In 1946, Bennett developed the first intermittent positive pressure ventilator with the basic structure of modern ventilator and applied it in the clinic. Since then, the air-controlled-pneumatic pressure-limited ventilator has become the mainstream form of positive pressure ventilator. The main representative models of this period are Bennet PR-1A and Bird mark VII, which belong to the first generation of modern ventilators. However, in clinical practice, it was found that these types of positive pressure ventilators often failed to ensure effective tidal volume. To make up for this deficiency, designers developed a capacity monitoring device and began to explore the development of capacity-limited ventilators.

In 1950, Engstrom of Sweden developed the world's first volume-converting ventilator, marking the birth of the second generation of modern ventilators. Since then, positive pressure ventilation technology has reached a new level.

In 1951, Engstrom Medical in Sweden produced the first constant-volume ventilator, the Engstrom 100, which saved a large number of patients from respiratory failure caused by epidemic poliomyelitis. Many European engineers, physicians and others invested in the research of ventilators, and the output of ventilator types reached more than ten types.

In the 1960s, the respirator was more widely used. In 1964, Emerson's postoperative ventilator, an electrically controlled ventilator with breathing time that could be adjusted at will, was an electronic circuit ventilator equipped with a compressed air pump, and various functions were regulated electronically, changing the situation that the ventilator was completely controlled by mechanical movements in the past, and the ventilator began to cross into the era of sophisticated electronics.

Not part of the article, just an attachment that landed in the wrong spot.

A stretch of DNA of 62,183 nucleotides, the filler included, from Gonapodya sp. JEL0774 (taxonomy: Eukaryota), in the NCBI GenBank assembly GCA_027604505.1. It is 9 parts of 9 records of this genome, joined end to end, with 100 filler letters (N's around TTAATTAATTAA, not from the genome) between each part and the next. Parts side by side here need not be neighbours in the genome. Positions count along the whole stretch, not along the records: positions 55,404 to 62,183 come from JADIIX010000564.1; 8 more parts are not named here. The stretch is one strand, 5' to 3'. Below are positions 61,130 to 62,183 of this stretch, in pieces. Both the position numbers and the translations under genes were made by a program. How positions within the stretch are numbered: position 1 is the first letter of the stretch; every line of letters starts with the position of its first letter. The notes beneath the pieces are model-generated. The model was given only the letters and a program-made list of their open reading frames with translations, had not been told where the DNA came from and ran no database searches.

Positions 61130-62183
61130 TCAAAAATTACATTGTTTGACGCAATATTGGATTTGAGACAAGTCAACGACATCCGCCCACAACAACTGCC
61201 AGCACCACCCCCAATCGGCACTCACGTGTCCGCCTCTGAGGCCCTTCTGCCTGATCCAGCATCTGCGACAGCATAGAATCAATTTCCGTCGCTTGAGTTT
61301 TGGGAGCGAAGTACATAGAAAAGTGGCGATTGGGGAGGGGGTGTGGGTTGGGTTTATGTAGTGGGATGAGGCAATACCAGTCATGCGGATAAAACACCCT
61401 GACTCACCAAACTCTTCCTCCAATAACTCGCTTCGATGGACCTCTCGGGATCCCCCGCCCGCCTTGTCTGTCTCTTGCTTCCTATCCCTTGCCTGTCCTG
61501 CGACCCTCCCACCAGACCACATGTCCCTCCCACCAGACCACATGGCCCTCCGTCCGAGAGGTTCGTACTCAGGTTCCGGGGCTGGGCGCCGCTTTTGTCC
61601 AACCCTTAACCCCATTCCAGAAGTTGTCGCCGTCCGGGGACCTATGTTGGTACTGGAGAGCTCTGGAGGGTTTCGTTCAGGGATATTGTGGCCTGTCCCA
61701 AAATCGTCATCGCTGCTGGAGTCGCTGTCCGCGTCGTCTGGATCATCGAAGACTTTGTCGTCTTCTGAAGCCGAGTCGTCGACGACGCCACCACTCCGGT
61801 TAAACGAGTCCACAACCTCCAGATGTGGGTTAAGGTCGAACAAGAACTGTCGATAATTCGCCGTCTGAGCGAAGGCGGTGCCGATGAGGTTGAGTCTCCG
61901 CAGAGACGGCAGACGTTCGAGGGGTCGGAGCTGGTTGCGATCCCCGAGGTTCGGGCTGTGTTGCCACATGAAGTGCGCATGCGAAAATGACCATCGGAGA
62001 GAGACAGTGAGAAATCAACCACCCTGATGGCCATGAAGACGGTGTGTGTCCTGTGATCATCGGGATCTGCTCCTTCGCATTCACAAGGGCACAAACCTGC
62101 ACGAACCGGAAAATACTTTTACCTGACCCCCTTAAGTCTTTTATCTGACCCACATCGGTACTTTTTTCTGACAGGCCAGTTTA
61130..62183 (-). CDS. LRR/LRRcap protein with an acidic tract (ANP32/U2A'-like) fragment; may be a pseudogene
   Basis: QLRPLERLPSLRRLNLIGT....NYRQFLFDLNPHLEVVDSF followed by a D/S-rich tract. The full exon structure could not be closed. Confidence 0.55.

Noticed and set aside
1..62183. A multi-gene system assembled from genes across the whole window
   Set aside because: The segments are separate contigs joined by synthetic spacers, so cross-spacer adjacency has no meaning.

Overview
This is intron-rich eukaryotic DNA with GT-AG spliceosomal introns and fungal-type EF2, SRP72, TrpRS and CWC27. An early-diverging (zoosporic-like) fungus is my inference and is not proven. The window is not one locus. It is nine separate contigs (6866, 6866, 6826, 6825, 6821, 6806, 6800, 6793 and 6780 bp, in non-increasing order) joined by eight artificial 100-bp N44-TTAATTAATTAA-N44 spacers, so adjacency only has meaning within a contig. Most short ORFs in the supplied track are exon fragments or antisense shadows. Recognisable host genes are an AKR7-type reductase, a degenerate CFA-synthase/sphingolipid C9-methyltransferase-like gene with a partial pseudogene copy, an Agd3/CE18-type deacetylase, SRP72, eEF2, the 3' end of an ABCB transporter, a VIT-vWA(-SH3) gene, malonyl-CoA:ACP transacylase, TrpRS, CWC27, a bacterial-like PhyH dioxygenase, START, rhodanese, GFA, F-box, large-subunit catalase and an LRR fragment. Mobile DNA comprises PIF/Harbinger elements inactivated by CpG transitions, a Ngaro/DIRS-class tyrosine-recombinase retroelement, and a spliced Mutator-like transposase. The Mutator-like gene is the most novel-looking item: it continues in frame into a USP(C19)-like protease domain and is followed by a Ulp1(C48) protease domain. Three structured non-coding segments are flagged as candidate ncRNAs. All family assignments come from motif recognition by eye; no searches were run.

In 1970, a jet-controlled pneumatic ventilator using the jet principle was developed. This ventilator is controlled by airflow and all sensors, logic elements, amplifiers and regulation functions are based on the jet principle.

Since the 1980s, the rapid development of computer technology has led to a deeper understanding of respiratory physiology, while new design ideas (such as fluid control principles) and new technologies (such as electronic computer technology) have been adopted. The multifunctional computer-based third-generation ventilator has functions that were not possible in the past, such as monitoring, alarming, and recording.